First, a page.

Asian Citrus Holdings shares dropped 5% to amongst their
lowest levels in the last three years after China's biggest orange grower
confirmed a drop in profitability, thanks to setbacks from heavy rains to
The group said that, in results for the July-to-December
half to be released next month, its turnover was "unlikely to exceed" the
figure for the same period of 2011, while its core earnings were "expected to
record a decrease".
The forecast reflected a cocktail of factors, including a
6.0% drop in winter orange production blamed on the impact of a replanting
programme at the group's Hepu plantation, and on "unstable weather and
persistent heavy rainfall" which limited output at the Xinfeng site.
The conditions had also prompted an increase in consumption
of pesticides, to tackle bugs encouraged by the damp, and fertilizers, to
replace those leached by the inundations.
Furthermore, higher labour bills, "incurred as a result of
the general wage inflation in China", where salaries are increasing at
double-digit rates a year, had raised costs, while selling prices of pineapple juice
concentrates had been depressed by a splurge of sales by Philippine and Thai
The group has, until its 2012-13 period, achieved a record
of consistent growth, with underlying earnings in the last financial year more than double those two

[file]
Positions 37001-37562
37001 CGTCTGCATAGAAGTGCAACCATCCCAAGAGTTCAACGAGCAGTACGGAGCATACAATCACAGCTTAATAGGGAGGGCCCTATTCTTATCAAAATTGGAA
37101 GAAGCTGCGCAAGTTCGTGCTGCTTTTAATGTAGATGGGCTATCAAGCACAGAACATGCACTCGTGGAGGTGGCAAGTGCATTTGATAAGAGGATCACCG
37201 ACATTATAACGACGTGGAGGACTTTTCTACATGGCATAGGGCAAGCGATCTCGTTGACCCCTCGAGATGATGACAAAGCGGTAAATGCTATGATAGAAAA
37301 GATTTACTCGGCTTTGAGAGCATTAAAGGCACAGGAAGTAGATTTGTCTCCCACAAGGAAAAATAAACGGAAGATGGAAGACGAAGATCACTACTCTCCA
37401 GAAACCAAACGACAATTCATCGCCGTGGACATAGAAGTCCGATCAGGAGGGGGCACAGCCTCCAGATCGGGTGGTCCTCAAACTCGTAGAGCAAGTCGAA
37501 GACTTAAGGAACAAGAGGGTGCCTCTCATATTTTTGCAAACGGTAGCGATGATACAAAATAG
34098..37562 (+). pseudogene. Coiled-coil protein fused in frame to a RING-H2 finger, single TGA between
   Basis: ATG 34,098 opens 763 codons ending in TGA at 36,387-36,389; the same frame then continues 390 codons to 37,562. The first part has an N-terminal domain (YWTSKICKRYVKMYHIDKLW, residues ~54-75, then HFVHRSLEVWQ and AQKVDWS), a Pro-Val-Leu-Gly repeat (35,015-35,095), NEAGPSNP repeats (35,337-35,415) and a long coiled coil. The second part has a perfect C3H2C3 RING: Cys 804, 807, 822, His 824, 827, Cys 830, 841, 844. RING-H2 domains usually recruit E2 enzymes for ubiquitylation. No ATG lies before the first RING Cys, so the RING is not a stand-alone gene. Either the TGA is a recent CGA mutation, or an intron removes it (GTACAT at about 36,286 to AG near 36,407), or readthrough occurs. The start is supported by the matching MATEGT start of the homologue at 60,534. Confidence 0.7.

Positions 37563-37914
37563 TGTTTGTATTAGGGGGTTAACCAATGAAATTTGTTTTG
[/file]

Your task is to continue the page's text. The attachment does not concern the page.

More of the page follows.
The statement send Asian Citrus shares down 3.9% to 27.5p at their close in
London, taking them further below their high of 88.75p reached in November 2010,
despite a relatively upbeat reaction from analysts at Liberum Capital.
The broker restated a "buy" rating on the shares, saying
that while the group's "operational performance has been disappointing", the
growing maturity of its plantations and a return to "normal" weather "should
drive production recovery and growth over the forecasting horizon".
"Asian Citrus is undervalued but we acknowledge it may
remain so until newsflow improves."
'About trust in the
Other events which have depressed the stock include the sale
by Tong Wang Chow, the Asian Citrus chairman, of 50.0m shares in the group in
November, against a backdrop of concerns over accounting at Chinese companies
stoked by investigations at the likes of Sino-Forest Corp.
Seymour Pierce analyst Sue Munden last week, restating a "buy"
rating on Asian Citrus shares, said that the stock's "price performance has not
only been about the numbers - it is more about sentiment and trust in the
"However, the discount to peers, of about 50% to the HK
China Enterprises index, is, we believe, overdone," she added.